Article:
If you need help turning your brilliant idea for a product or service into a functioning business--and get that help for a pittance--look to the Internet. With more than two billion people online, a lot of talent is out there, and many smart and artistic people are willing to help you make your vision into a reality, often at a surprisingly low cost. But how do you effectively communicate your needs to the hive mind and realize your dream? That's where crowdsourcing websites come in. Most of these virtual marketplaces are purpose-built for funding ideas or creating graphic designs. How to Start Your Business on the Cheap--With Help From the Crowd
How To Hire a Great Developer [FLOW CHART] Thomas Edison once said that "genius" is 1% inspiration and 99% perspiration. In the world of technology startups, that 99% involves a heck of a lot of coding and wireframing. If you've got an idea for a startup, that's great — but odds are that an idea is all you have. (Well, maybe you have passion and some savings, too.) But you'll need more than that to bring your idea to life — you'll need a developer who can transform your vision into an elegant app or website.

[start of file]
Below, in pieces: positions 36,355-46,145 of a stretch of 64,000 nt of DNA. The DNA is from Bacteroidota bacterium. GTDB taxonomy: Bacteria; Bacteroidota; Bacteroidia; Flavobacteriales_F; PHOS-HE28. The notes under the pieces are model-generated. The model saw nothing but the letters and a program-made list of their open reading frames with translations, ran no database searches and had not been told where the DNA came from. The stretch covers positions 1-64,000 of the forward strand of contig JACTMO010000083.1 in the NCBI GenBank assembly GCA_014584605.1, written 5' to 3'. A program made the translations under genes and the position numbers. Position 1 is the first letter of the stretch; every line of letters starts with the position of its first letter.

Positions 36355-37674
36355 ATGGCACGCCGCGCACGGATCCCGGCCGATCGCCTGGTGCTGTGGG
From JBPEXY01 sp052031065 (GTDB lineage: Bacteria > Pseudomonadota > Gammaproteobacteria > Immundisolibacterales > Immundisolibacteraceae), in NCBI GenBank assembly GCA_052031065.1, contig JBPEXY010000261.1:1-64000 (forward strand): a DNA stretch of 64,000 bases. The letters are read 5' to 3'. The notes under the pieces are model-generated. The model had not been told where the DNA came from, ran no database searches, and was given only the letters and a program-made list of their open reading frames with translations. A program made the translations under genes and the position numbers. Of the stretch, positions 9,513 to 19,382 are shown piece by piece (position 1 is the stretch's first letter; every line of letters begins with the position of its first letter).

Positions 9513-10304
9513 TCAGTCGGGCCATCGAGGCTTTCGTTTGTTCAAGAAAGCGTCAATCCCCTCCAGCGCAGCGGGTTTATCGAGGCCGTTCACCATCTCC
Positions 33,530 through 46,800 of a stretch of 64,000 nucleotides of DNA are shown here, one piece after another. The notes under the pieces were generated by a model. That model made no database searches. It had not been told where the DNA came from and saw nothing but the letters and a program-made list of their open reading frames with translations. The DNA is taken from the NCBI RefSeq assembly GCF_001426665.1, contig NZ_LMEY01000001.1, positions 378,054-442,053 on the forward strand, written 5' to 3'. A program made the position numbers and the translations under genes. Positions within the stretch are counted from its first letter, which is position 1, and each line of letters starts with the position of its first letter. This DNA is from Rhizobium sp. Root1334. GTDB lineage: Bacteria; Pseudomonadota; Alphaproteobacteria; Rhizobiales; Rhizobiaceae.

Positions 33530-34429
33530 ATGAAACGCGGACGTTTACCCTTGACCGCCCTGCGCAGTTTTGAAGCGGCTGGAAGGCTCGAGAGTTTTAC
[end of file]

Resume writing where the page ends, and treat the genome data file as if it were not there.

Share: With a slow economy, many people have turned to entrepreneurship as a means to pay the bills. Which begs the question, what’s better today — getting a job or starting a business?
A corporate expense that varies with production output. Variable costs are those costs that vary depending on a company's production volume; they rise as production increases and fall as production decreases. Variable costs differ from fixed costs such as rent, advertising, insurance and office supplies, which tend to remain the same regardless of production output. Fixed costs and variable costs comprise total cost. Variable Cost Definition
Dave's picks for the new DaVinci site
If you're new to negotiating or find it difficult, here are some missteps to avoid. Getty Whenever you negotiate, remember that it pays to stay calm. some time haggling, whether it is with customers, suppliers, investors, or would-be employees. Most business owners are street smart, and seem to naturally perform well in negotiations. You probably have a trick or two—some magic phrases to say, perhaps—that can help you gain the upperhand.
Provided by by Andrea N. Browne, John Miley, Susannah Snider and Michael Stratford From Oprah Winfrey to Steve Jobs to J.K. Rowling, entrepreneurial success stories are the stuff from which American dreams are made. 6 Rags-to-Riches Millionaires | Power Your Future
What credit cards can I accept? e-onlinedata supports Visa, MasterCard, American Express, and Discover. You can apply for all four in just one application. How and when do I get paid? Funds are deposited directly via ACH into your checking account within 24-48 hours. I am not located in the United States. Ecommerce Software and Shopping Cart Software by CoreCommerce
Writing a Business Plan
Pitching a Business Idea
Never Get a Real Job
Raising Start-up Capital